Make your own foaming soap

13 03 2009
Make your own foaming soap in minutes for pennies

Make your own foaming soap in minutes for pennies

My kids have long since outgrown the whole love affair with foaming soap, but I’m adding it to all our bathrooms anyway because I’ll never outgrow my love affair with saving money. Don’t worry, I’m not going to pay extra for that foam, I’m going to make my own.

Everything you need to make your own foaming soap

Everything you need to make your own foaming soap

This is one of those things I’ve been meaning to do forever but never got around to actually doing. As I wrote when I started this blog, I was hopeful that writing five days a week about frugal living would keep me honest and on my toes as I try to live out a frugal lifestyle. Just like anyone, I get lazy, or too busy, or whatever, and push things to the bottom of my to-do list. In fact, this blog has been a HUGE motivator.

Back to my soap story.

We go through A LOT of liquid hand soap. And I guess that’s a good thing. But I’ve always been struck by the wastefulness of the disposable pumps and the amazing rate at which we empty those bottles. I do recycle the bottles, but the pumps have to go in the trash. And then there is the expense. While I always buy them with the help of double or triple coupons, they still cost money.

Add soap

Add soap

After I ran across a few recipes online for foaming hand soap, I started thinking: What if I could stretch my savings even further?

I decided to employ a little kitchen science and see if the recipes online work and how much more I could save. It’s so easy, I’m embarrassed it took me so long to try it. Even a 2-year-old could do it with supervision.

In fact, I highly recommend it as an activity for parents to do with the kids. What better way to get your kids to buy into hand-washing.

Foaming Soap Recipe

1  1/2 Tablespoons liquid hand soap

warm tap water

Put liquid hand soap in empty foaming soap container. Add warm tap water, leaving enough room to shake. Replace pump lid and shake. Pump once or twice to prime. That’s it.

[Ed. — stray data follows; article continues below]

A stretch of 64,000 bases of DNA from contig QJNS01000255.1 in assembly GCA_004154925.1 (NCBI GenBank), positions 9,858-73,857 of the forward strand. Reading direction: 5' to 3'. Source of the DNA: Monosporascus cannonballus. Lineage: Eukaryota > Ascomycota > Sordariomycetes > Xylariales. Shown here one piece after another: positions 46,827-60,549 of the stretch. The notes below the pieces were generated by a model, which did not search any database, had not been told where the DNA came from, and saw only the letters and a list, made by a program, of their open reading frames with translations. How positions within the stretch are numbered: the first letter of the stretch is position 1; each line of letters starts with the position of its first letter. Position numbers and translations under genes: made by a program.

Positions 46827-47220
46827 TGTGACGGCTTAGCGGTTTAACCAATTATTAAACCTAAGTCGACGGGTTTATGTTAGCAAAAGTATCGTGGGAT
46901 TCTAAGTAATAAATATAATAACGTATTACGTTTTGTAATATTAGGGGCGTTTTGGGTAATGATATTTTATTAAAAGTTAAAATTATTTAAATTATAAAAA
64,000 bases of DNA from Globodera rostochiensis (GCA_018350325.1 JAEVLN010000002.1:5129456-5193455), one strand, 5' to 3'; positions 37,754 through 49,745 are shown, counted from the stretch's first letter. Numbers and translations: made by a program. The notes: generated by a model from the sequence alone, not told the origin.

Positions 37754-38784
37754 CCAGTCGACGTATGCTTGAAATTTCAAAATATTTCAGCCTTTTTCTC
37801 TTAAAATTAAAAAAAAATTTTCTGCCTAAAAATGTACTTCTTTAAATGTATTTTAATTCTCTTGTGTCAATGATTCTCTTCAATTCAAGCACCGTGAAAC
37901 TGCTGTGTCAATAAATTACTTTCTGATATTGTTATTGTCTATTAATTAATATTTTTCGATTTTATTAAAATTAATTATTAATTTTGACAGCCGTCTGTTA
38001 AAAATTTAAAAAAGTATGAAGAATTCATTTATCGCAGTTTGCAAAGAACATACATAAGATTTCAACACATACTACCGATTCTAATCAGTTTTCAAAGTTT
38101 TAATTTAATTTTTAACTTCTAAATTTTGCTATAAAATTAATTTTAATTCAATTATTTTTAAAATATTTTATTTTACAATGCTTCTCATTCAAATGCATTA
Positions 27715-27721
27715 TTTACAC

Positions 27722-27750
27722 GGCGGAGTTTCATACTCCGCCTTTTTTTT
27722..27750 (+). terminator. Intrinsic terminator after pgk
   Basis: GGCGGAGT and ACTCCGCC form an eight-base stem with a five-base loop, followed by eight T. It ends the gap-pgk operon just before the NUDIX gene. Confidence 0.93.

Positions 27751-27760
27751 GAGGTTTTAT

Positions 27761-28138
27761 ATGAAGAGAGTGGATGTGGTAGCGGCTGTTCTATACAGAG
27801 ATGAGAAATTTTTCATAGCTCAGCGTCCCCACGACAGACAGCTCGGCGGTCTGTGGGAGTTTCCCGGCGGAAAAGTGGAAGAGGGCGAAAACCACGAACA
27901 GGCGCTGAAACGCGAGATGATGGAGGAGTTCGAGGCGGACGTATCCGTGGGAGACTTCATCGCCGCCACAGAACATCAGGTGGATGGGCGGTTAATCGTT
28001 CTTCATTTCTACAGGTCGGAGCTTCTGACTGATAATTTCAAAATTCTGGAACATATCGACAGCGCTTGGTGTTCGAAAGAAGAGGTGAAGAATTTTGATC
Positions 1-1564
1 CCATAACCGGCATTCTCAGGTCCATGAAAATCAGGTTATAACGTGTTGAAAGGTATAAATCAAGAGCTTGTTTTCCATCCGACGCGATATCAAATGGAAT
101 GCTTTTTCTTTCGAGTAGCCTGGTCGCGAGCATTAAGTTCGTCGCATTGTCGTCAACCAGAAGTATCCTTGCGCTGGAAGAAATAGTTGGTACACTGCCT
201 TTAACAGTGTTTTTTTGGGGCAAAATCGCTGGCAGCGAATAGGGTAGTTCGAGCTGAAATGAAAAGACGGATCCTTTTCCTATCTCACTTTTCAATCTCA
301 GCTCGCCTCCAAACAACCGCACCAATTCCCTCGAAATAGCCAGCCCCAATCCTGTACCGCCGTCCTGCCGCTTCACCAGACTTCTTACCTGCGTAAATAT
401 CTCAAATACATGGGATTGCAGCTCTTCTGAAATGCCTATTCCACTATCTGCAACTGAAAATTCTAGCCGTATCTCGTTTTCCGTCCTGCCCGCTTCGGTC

Note: The recipes I referenced called for anywhere from 1 to 3 tablespoons of liquid hand soap. I used 1 1/2, which was plenty. Next time, I may cut it to 1 tablespoon.




Add warm water.

Add warm water.

OK, what about the savings?

First, the start-up costs. I had two empty Dial Foaming Soap containers on hand that I had purchased with coupons more than a year ago. They were sitting in the bottom of a kitchen cabinet so I’m going to cheat and say my cost was $0 since the little bit of money I spent was so long ago. For anyone starting out, a 7.5 oz size of Dial Foaming Soap is on sale this week at Harris Teeter for $2.29. Using the 35-cent coupon that is currently available brings the cost down to $1.59 with double coupons.

You can also spend $9 plus shipping and handling to purchase a foaming soap dispenser from Pampered Chef but I’m not sure why any frugal person would do this.

Two bottles were ready in about 3 minutes.
Two bottles were ready in about 3 minutes.

Next up, the recurring costs. Harris Teeter sells a 32 oz. refill bottle of  “foaming soap” for $5.99. This week it’s on sale for $5.49. You could completely refill just four bottles with this, which is most definitely NOT frugal.

I opted to use a 64 oz. jug of regular liquid soap, which can be routinely found at Target or Walmart for $5. I bought mine ages ago at Walgreens using a gift card. Using the 1 1/2-tablespoon recipe, you can refill a whopping 85 bottles! Holy cow, that is so good I can hardly believe it. And if you follow the 1-tablespoon recipe, you can fill 128 bottles…….for $5 or less if you use coupons!

I don’t know about you, but I’m sold.

One final note: During my Internet surfing, there was discussion about the foaming pump bottles not functioning properly after multiple uses. Rinse your pump periodically with vinegar and water and you should be good to go.




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